Even though the picture was prohibited in some countries for being anti-Soviet, it still earned mostly excellent reviews from reviewers and audiences for its humor, acting, directing, and tone.
3. Spacewalk (2017) – 7.3
It’s easy for people to forget that the United States and the Soviet Union fought for the right to be the first to successfully undertake a spacewalk, with Alexei Leonov becoming the first to do so in 1965.
As a result, the 2017 film Spacewalk focuses on the events leading up to his mission and the various difficulties he encountered while in space; it has received critical and audience praise (especially in Russia) for its acting and special effects, being compared favorably to the 1995 docudrama Apollo 13.
4. Thirteen Days (2000) – 7.3
One of the key actors in the Cold War was President John F. Kennedy, who was responsible for events like the Bay of Pigs assault. Thirteen days of intensive dispute and discussion ensued after his government found that the Soviet Union had planted missiles in Cuba, resulting to widespread civil unrest owing to worries of an impending thermonuclear war.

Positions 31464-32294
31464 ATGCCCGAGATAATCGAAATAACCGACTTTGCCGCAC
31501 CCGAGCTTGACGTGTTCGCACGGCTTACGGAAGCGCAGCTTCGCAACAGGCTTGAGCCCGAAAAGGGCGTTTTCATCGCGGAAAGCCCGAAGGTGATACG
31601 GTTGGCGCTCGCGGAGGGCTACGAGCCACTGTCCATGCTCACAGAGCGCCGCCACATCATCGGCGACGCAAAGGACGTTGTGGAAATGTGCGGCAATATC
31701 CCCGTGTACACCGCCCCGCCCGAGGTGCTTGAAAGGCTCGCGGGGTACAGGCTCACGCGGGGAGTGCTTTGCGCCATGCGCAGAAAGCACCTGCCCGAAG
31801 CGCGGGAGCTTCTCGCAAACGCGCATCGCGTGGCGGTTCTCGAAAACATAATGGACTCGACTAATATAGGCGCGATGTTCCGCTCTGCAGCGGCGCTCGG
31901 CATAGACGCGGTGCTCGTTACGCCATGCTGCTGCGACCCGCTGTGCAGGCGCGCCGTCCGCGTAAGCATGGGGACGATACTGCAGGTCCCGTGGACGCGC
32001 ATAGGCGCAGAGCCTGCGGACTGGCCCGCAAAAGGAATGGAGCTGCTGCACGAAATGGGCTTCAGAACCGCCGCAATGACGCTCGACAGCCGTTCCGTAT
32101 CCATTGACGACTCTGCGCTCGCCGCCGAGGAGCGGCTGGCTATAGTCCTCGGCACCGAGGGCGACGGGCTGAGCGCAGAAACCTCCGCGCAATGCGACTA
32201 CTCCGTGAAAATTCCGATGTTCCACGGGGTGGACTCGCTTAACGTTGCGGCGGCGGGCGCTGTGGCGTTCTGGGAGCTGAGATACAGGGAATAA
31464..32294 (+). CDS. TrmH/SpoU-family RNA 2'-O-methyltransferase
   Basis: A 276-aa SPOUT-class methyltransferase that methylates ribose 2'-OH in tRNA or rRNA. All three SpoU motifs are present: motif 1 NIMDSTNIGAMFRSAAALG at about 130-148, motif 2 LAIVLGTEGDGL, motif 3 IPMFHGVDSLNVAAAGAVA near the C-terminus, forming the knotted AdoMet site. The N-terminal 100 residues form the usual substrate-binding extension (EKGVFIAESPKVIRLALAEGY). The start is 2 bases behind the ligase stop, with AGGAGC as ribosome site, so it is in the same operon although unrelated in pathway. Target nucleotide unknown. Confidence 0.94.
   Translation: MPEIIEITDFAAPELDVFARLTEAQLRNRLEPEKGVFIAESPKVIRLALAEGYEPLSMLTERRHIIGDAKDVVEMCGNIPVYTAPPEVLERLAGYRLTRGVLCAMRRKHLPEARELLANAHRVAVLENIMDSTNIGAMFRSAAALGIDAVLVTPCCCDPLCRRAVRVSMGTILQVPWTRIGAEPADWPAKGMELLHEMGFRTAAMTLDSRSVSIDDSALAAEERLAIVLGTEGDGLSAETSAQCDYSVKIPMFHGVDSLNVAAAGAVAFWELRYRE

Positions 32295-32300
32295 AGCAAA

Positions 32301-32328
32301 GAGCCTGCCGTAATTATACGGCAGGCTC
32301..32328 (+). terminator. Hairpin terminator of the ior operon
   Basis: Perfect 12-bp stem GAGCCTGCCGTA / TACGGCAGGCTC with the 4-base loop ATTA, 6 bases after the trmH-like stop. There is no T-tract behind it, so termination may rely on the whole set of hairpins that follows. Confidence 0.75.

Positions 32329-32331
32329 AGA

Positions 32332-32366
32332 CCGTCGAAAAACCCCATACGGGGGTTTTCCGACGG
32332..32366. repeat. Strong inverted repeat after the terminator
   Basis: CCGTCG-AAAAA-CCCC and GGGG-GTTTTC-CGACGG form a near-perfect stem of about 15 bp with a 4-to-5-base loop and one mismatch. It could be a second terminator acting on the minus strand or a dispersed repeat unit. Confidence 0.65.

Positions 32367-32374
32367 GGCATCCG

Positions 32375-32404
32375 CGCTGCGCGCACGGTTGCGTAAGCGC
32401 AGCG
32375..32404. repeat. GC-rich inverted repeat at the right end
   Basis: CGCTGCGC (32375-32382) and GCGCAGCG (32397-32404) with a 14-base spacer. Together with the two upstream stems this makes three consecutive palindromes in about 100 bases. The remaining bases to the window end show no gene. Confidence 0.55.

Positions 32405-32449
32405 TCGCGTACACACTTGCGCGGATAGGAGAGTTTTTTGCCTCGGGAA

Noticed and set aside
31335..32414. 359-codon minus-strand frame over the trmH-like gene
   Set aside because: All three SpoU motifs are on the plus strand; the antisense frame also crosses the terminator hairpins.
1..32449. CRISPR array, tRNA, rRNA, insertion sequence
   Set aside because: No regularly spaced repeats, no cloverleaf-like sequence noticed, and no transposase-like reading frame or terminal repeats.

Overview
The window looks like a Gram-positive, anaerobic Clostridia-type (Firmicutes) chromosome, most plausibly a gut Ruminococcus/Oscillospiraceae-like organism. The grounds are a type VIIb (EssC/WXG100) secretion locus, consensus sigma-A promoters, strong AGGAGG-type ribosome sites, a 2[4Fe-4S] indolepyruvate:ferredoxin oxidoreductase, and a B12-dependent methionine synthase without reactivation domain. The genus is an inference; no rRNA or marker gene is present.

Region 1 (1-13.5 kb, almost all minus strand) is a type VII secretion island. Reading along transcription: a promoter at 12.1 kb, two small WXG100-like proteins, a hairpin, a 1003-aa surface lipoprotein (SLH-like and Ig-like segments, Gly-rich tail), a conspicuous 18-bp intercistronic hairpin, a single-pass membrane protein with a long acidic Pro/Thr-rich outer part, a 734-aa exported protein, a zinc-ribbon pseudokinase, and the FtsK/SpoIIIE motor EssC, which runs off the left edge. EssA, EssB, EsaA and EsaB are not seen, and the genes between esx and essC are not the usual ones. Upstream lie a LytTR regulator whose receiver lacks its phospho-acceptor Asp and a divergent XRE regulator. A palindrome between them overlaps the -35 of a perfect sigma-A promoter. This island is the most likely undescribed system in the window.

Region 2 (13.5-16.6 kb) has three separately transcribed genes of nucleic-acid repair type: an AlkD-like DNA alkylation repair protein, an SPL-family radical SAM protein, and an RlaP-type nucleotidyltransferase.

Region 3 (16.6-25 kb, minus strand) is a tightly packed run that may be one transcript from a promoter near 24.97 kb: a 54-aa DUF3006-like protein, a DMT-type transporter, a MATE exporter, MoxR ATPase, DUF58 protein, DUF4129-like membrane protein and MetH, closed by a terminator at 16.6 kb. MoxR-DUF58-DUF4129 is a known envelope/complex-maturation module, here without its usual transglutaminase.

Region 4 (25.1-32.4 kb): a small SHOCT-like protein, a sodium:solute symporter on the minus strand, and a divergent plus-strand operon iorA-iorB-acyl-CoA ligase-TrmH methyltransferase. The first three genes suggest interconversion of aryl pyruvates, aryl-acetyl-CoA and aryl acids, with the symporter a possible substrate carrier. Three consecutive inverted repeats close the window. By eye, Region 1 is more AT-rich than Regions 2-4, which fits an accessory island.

As seen from inside the White House, the film Thirteen Days, released in 2000, shows how the United States was able to prevent a much more serious disaster than what actually occurred. Critics praised its acting, characters, and aesthetic, despite the fact that some interpretations of the history involved were either wrong or hypothetical, and it garnered favorable reviews.
5. The Shape of Water – 7.3
Secret laboratories created by the United States and Soviet Union as part of their Cold War efforts have spawned several conspiracy theories about what was hidden or lurking there. Over ten seasons, how many X-Filesepisodes based their storylines on one of them?